Aesthetic Horizons: A Phenomenologically Motivated Critique of Zuidervaart

Journal of Aesthetics and Phenomenology 3 (1):1-14 (2016)
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One of the more ambitious and yet fruitful attempts in recent years to untangle general questions about the nature of aesthetic phenomena and their socially constituted nature rests in Lambert Zuidervaart’s critical hermeneutical theory of artistic truth. In this paper, I explore one part of Zuidervaart’s project, namely his conception of “aesthetic validity as a horizon of imaginative cogency.” I seek to develop Zuidervaart’s conception by bringing his thesis into dialogue with phenomenological analyses of “horizon” and the collective intentional approach to institutional and social objects. Zuidervaart relies primarily on Gadamer’s view of horizon, but does not offer very much by way of clarification as to exactly what a horizon is. Phenomenological analysis of horizon should serve to add content to the idea of horizon. I contend that the Husserlian notion is both more informative and has more utility for Zuidervaart’s project.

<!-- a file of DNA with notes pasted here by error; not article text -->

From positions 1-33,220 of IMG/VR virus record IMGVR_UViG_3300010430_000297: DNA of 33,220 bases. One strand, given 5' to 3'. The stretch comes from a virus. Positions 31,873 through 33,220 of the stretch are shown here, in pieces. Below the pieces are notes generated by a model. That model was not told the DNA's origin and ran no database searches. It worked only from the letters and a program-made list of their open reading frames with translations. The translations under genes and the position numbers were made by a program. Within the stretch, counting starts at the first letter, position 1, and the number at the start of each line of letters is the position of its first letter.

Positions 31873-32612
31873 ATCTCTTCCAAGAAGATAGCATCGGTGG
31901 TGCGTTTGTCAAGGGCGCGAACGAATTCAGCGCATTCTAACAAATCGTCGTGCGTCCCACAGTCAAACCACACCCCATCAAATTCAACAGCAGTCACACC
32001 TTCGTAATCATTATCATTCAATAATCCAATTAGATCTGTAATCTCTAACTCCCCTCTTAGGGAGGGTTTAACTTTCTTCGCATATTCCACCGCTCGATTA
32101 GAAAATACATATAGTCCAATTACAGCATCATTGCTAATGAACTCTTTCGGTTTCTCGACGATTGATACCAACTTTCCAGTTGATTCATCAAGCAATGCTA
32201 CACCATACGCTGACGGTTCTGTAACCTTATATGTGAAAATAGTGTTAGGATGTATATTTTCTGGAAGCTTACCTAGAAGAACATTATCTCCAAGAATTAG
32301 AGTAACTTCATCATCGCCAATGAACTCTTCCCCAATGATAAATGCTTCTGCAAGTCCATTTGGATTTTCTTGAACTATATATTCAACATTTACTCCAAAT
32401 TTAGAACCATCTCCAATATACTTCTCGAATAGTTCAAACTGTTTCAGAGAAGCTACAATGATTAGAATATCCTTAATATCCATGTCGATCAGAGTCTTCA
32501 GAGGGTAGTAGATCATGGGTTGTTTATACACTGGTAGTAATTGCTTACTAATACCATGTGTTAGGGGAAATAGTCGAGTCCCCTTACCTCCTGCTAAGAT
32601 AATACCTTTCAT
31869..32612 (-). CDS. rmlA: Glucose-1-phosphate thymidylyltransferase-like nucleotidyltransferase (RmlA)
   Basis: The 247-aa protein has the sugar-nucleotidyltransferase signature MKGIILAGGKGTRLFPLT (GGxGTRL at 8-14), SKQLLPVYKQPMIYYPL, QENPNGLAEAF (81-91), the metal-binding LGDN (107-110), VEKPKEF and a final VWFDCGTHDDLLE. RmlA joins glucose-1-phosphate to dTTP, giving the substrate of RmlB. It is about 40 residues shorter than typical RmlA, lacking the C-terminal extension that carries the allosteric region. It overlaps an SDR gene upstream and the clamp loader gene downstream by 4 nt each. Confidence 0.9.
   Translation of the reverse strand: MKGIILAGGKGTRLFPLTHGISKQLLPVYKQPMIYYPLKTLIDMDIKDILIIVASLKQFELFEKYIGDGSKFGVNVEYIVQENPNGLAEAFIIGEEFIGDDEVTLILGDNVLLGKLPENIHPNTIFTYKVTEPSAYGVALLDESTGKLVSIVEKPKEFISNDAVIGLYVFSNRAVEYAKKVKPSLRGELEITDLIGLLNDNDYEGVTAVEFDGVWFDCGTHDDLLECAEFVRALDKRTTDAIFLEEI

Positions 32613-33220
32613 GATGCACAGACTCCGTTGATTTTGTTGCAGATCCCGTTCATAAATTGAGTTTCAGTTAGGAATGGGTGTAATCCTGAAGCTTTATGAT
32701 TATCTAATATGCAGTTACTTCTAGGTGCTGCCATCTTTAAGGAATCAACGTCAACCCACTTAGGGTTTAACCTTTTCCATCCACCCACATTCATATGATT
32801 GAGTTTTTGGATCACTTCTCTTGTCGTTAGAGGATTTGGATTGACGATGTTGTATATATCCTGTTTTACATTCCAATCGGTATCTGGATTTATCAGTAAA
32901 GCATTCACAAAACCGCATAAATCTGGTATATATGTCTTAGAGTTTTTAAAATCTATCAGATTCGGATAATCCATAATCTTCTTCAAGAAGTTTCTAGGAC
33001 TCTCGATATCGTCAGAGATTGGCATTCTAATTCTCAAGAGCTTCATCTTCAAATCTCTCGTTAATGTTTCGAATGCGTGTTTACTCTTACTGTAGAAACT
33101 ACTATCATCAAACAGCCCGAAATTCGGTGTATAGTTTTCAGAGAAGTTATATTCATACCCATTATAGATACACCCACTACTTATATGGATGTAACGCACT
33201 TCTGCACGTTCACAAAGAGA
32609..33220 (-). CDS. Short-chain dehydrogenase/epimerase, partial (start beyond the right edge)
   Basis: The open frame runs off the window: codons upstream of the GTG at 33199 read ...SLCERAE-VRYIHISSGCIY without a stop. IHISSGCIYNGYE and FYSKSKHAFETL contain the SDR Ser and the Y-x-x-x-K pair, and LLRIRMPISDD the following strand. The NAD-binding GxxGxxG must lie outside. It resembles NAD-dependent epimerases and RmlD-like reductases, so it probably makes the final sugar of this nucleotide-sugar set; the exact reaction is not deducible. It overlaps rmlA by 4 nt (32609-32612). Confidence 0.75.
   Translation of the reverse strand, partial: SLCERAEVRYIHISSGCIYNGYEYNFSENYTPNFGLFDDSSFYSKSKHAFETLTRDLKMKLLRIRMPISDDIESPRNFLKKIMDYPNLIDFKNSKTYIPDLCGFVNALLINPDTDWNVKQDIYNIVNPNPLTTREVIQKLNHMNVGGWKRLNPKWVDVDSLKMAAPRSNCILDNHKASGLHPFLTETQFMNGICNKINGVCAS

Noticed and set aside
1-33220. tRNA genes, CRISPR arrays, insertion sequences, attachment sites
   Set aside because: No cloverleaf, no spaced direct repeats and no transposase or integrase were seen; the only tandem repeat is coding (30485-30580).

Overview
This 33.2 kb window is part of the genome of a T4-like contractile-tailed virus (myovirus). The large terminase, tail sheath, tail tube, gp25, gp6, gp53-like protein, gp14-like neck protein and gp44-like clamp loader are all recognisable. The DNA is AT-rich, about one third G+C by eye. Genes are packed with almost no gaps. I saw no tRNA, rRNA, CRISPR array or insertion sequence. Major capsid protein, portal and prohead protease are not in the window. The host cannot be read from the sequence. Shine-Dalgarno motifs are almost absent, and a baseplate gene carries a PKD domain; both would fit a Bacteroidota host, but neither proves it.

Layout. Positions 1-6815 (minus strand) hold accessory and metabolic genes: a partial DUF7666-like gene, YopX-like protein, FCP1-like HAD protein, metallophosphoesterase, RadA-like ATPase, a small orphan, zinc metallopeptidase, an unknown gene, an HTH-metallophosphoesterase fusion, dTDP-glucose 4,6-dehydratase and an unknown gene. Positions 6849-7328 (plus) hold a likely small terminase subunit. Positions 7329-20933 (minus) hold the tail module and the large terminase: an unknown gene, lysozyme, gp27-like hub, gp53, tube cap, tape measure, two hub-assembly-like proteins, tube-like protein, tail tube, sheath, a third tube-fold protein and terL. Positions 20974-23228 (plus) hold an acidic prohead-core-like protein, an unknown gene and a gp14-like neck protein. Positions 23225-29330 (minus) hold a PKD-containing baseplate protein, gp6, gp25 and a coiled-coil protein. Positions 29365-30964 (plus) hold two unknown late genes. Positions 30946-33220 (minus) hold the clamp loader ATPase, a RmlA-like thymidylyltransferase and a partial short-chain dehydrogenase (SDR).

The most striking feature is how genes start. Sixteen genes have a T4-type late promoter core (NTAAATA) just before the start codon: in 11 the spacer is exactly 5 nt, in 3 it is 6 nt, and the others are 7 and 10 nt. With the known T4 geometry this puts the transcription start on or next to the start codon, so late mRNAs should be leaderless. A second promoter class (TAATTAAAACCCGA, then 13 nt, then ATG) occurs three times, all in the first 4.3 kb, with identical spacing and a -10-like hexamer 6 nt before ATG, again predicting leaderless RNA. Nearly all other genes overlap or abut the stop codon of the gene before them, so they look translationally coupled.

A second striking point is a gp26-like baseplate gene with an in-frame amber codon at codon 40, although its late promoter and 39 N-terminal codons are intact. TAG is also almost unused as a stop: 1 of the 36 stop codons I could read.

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Eric Chelstrom
St. Mary's University, Texas

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Cartesian meditations.Edmund Husserl - 1960 - [The Hague]: M. Nijhoff.
Experience and judgment: investigations in a genealogy of logic.Edmund Husserl - 1973 - London: Routledge and Kegan Paul. Edited by Ludwig Landgrebe.
Truth and Method.Hans-Georg Gadamer, Garrett Barden, John Cumming & David E. Linge - 1977 - International Journal for Philosophy of Religion 8 (1):67-72.

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